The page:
period of time. This process continues until the maximum number of request attempts set by using the dot1x retry command is reached. The username request timeout timer sets both the identity request interval for the multicast trigger and the identity request timeout interval for the unicast trigger. 802.1X authentication procedures 802.1X authentication has two methods: EAP relay and EAP termination.

  • Page 78: Eap Relay

    Limitations • Supports only MD5-Challenge EAP authentication and the "username + password" EAP authentication Works with any RADIUS server that initiated by an HP iNode 802.1X EAP termination supports PAP or CHAP client. authentication. • The processing is complex on the network access device.

  • Page 79: Eap Termination

    In response to the Identity EAP-Request packet, the client sends the username in an Identity EAP-Response packet to the network access device. The network access device relays the Identity EAP-Response packet in a RADIUS Access-Request packet to the authentication server. The authentication server uses the identity information in the RADIUS Access-Request to search its user database.

  • Page 80

    Figure 30 802.1X authentication procedure in EAP termination mode In EAP termination mode, the network access device rather than the authentication server generates an MD5 challenge for password encryption. The network access device then sends the MD5 challenge together with the username and encrypted password in a standard RADIUS packet to the RADIUS server.

  • Page 81: Configuring 802.1x

    Configuring 802.1X This chapter describes how to configure 802.1X on an HP device. You can also configure the port security feature to perform 802.1X. Port security combines and extends 802.1X and MAC authentication. It applies to a network that requires different authentication methods for different users on a port. It is described in "Configuring port...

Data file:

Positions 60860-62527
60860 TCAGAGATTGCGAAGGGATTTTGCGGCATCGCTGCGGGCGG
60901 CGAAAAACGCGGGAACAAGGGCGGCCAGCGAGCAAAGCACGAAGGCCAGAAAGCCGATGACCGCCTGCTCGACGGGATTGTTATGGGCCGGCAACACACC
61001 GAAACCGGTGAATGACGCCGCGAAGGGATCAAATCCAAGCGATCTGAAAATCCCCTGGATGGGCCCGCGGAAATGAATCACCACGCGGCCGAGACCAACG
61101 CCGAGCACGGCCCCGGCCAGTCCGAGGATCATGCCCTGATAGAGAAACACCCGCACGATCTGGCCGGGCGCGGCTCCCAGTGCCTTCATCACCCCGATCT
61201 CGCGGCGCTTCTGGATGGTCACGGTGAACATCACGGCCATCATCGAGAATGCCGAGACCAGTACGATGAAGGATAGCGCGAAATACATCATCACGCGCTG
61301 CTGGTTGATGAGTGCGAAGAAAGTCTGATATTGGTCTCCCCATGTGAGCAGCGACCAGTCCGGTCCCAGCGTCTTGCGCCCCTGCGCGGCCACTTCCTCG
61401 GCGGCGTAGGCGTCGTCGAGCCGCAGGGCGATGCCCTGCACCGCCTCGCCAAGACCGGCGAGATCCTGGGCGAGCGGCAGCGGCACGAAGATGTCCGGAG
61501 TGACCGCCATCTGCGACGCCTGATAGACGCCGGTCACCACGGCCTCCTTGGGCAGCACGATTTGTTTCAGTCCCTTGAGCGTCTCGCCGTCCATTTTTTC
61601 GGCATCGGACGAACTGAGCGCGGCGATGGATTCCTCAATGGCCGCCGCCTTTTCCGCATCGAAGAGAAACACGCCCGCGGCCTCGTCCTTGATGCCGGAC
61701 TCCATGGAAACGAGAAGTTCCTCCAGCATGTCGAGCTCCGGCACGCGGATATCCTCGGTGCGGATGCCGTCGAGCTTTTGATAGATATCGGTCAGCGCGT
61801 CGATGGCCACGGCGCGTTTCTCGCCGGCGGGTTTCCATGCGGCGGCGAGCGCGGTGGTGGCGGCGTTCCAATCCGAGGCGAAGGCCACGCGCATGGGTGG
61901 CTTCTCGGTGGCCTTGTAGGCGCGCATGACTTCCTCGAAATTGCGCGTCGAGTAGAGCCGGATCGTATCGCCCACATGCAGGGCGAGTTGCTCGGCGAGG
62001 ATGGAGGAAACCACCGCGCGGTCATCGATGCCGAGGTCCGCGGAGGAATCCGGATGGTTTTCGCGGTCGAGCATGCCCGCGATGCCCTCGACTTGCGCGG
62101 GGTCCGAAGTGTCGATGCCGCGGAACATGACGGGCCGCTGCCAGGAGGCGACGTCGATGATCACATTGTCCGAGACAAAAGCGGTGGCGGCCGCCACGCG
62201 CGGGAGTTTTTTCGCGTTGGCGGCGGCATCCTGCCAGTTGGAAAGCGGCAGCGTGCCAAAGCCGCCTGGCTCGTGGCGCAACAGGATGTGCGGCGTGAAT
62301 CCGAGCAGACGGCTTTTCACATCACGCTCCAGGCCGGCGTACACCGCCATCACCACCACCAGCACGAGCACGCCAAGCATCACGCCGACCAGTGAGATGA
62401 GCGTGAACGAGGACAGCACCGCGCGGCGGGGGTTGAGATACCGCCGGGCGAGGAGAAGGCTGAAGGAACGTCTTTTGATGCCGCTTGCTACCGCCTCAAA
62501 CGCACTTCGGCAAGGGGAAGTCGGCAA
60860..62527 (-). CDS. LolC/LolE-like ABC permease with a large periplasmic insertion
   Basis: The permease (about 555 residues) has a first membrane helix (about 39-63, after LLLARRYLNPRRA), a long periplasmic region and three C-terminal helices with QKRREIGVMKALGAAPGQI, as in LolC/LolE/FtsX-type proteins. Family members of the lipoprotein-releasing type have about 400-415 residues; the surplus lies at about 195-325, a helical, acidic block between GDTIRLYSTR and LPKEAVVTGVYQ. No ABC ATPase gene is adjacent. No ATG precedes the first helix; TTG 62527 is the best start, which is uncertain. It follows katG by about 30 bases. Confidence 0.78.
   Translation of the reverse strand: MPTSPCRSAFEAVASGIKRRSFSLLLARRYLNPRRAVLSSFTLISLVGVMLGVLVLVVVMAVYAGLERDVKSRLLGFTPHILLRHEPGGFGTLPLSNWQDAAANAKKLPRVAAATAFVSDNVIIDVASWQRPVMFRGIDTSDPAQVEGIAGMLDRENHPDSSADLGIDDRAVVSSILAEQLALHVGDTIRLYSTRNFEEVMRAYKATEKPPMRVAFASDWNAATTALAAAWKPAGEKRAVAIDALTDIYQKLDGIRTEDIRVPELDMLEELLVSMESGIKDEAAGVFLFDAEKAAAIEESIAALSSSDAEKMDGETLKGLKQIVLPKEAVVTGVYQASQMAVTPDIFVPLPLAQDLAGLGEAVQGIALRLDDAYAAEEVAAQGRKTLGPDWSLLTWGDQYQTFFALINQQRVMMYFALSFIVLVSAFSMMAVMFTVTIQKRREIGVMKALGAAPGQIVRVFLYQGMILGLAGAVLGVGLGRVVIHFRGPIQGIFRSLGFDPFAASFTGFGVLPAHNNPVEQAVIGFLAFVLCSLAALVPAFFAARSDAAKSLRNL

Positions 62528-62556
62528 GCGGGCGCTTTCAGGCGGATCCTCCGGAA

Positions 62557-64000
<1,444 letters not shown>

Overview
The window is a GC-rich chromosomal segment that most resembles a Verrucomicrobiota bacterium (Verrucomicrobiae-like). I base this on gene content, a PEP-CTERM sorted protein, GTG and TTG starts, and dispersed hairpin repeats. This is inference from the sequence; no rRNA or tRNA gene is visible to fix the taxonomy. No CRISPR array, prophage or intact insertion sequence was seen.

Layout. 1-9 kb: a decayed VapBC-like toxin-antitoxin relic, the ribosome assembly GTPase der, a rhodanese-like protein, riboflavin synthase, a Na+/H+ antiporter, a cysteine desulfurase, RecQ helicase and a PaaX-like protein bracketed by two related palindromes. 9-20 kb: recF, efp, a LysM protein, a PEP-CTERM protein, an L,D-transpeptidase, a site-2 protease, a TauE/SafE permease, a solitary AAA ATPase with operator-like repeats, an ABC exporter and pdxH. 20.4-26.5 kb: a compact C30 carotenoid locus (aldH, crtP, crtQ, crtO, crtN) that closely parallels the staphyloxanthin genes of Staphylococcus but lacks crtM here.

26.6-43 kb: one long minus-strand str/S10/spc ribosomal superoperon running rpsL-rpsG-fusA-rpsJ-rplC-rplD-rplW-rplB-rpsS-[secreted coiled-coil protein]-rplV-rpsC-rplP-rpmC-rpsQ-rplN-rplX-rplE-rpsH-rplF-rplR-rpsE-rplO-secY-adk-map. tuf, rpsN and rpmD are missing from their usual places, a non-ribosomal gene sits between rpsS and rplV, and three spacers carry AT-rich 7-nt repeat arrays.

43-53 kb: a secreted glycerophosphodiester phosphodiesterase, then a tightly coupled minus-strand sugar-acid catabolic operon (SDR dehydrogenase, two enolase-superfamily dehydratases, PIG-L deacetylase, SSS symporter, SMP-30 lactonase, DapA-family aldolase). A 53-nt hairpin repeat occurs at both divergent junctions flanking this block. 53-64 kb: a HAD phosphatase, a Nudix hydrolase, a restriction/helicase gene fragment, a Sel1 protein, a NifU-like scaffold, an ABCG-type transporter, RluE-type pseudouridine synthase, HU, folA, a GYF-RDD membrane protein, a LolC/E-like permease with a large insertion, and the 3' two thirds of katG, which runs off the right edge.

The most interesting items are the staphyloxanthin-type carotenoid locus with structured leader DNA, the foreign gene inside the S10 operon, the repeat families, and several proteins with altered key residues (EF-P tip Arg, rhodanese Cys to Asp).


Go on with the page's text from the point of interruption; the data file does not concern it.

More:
• Page 82: Enabling 802.1x

    If the client is using only MD5-Challenge EAP authentication or the "username + password" EAP authentication initiated by an HP iNode 802.1X client, you can use both EAP termination and EAP relay. To use EAP-TL, PEAP, or any other EAP authentication methods, you must use EAP relay. When you make your decision, see "Comparing EAP relay and EAP...

  • Page 83: Setting The Port Authorization State

    NOTE: If EAP relay mode is used, the user-name-format command configured in RADIUS scheme view does not take effect. The access device sends the authentication data from the client to the server without any modification. Setting the port authorization state The port authorization state determines whether the client is granted access to the network.